There has been a whole lot of sunshine around these parts lately. With the sunshine comes a whole lot of playing outside and very little time spent in the kitchen. There have been quite a few little feet like these pattering around the house lately…
…And most of those feet come attached to mouths like this.
…And since there is a little extra real estate to fill in those mouths these days owing to a massive exodus of teeth it seems there is even more food flying off the shelves than usual. What to do when you have five very hungry and very busy little honyaks* standing drooling around in the kitchen? Gorp to the rescue.
*Busy? Oh yes. They have riddled our yard with an “archaeological dig” and fantasy lands. They have partially tunnelled under the shop and laid bits of broken animal bone and interesting sticks found in our woods near the tunnel. They have gathered massive piles of rocks and decorated said pile with weeds and mud in order for it to appear older. They have named their dig “The Ancient Place”. All five of them sit and dig in different parts of “The Ancient Place”. I love late Spring.
Gorp goes by various names. I’ve heard it called trail mix, scroggin, and Pink Buggie, but the basic concept remains the same. Nuts, seeds, dried fruit, grains, and other goodies combine to form a salty/sweet energy boost. The protein-rich nuts and the dried fruits (and in my case M&Ms and chocolate chips) provide a quick blast of energy from carbohydrates while the whole grain (oat cereal in this case) gives that energy boost a little staying power. And to top it all is the fact that you can make enough Gorp to feed a viking horde for a week in under five minutes. It is true. I’m sure I read that somewhere…
There is nothing at all refined about Gorp. Unless you count the refined skills of my youngest in picking around the raisins… There is ,however, something exceedingly ‘summer’ about Gorp. You toss everything together in a devil-may-care way in your biggest mixing bowl. You herd that massive bowl full of goodies all willy-nilly into the largest airtight container you can find. Then you cram as much in a zipper-top bag while flying out the door to go hiking with the kids. Shy of tossing it on the floor and letting the dogs have at it you just can’t harm the stuff. Gorp does not require finesse or kid gloves.
Gorp, according to Wikipedia, does not mean what I thought it did. I was always told that Gorp was an acronym for Good Old Raisins and Peanuts. But honestly, it doesn’t really require any specific ingredients. You can adjust, substitute, omit, add, or forget to purchase any of the ingredients I have listed below without panicking. Just try to add a little somethingsomething from each of these categories:
- Dried Fruit (Raisins, cranberries, blueberries, etc…)
- Nuts and/or Seeds (Peanuts, cashews, almonds, walnuts, sunflower seeds, pumpkin seeds, etc… In short, whatever flicks your Bic.)
- Whole Grain something-or-other (Granola, oat cereal, etc…)
- Goodies (Pretzels, chocolate chips, M&Ms, dried flaked coconut, dried salted mackerel*)
*Just seeing if you were actually paying attention…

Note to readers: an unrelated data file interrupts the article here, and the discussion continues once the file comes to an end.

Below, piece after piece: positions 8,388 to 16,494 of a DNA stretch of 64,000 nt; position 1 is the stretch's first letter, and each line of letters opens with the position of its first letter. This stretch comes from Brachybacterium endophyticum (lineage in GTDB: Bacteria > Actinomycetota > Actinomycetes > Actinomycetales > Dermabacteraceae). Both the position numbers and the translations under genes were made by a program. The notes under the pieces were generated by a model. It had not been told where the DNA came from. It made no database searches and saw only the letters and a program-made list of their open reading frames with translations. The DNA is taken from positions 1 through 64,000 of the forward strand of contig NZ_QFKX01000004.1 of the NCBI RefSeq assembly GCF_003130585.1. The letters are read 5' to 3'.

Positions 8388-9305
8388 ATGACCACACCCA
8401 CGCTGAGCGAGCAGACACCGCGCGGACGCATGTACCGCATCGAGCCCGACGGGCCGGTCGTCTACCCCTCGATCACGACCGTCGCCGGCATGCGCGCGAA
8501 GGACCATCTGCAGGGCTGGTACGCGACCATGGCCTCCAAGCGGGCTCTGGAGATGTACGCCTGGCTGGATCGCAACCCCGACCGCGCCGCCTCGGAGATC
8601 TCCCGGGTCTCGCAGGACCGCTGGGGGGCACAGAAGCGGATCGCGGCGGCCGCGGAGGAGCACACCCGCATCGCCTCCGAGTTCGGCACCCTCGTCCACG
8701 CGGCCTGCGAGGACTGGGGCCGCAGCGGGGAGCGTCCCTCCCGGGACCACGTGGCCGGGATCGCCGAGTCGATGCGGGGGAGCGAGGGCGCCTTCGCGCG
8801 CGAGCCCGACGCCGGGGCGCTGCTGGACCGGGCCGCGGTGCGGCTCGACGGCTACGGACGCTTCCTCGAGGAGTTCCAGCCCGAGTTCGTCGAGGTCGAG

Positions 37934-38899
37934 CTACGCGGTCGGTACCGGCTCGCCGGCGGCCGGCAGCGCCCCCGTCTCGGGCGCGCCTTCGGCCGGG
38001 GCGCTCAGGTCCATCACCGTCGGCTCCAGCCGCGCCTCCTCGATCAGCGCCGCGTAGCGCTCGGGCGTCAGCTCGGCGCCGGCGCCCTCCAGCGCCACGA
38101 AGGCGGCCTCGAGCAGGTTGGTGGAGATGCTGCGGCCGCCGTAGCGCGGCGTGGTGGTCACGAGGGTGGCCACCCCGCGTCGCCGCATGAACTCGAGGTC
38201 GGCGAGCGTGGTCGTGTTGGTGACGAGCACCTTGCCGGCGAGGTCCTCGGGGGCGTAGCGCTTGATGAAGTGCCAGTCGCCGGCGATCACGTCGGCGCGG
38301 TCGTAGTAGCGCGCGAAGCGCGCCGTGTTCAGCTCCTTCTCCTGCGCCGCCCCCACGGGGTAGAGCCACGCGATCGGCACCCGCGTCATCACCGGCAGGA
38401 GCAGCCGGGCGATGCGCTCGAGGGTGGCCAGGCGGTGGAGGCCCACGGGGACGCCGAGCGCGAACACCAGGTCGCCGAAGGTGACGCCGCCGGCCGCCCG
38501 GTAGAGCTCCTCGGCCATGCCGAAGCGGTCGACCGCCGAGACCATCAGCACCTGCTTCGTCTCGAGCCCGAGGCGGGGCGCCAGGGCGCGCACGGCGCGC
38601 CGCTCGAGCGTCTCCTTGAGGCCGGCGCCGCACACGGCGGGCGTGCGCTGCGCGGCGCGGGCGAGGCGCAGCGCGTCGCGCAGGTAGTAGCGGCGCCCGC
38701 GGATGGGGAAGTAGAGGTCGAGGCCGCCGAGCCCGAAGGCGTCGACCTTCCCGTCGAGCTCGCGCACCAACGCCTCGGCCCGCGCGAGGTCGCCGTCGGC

Did I mention this is a very frugal recipe? You don’t have to have name-brand anything to put in here. The components can be as expensive or as cheap as you want/need them to be. The entire point, as I see it, is to have a quickly made snack food that boosts your energy and gets the kids (or yourself) back out in the sunshine. And for us, the tastiest combination is salty and sweet. Whatever you call it, and whatever you like in it, this is a holiday weekend. Do YOU want to spend a bunch of time in the kitchen or do you want to be up and doing and out and about? It’s a good weekend for Gorp!
…Oh! One more thing before I jump to the recipe. We have a set of Gorp rules around here that have developed out of necessity. Does anyone else have to do this kind of crazy law-making?
- No cherry picking in the Gorp Jar. Whatever lands in your bowl is what you get.
- No refilling your bowl until you’ve eaten everything in it. Yes. That includes the raisins.
- No sneaking your raisins into your brothers’ bowls.
- No sneaking your brothers’ M&Ms and chocolate chips into your bowl.
- No paying your brother to eat your raisins.
For a photo-free, printer friendly version of this recipe, click here!
Foodie With Family Gorp
One additional note. This recipe uses ratios (1 part this, 3 parts that) instead of hard and fast measures. This is because I fully recognize that not everyone who reads this is feeding a family with appetites the size of the entire Detroit Red Wings team. While I use 6 cups of peanuts, 6 cups of raisins, 6 cups of oat cereal, 2 cups of chocolate chips, etc… that is, admittedly, a bit much for many folks to get through. So no matter the size of the crew you’re feeding you’re good to go here!
- 3 parts roasted peanuts (salted or unsalted, according to preference)
- 3 parts raisins
- 3 parts oat cereal (such as Cheerios or off-brand substitute)
- 1 part chocolate chips
- 1 part M&Ms (regular or peanut, according to preference)
- 1 part skinny, salted pretzel sticks
Add all ingredients to a big container. You can use the most enormous mixing bowl you own like I do:
Then use the best kitchen tools known to man to gently toss together your Gorp (Pssst… I mean use your hands…)
Doesn’t this look delicious?
On the other hand, if you don’t have a massive mixing bowl, you can always use a big pretzel barrel or other large, airtight container to mix together your Gorp. Like so…
Oh gee. Hang on a second. I accidentally added two extra M&Ms. I’d better eat those to keep my ratios intact…
Pop the lid on and alternately shake back and forth gently or roll until all items are evenly distributed.
Store in an airtight container and toss in the backpack on your way out the door. Happy unoffical start of Summer!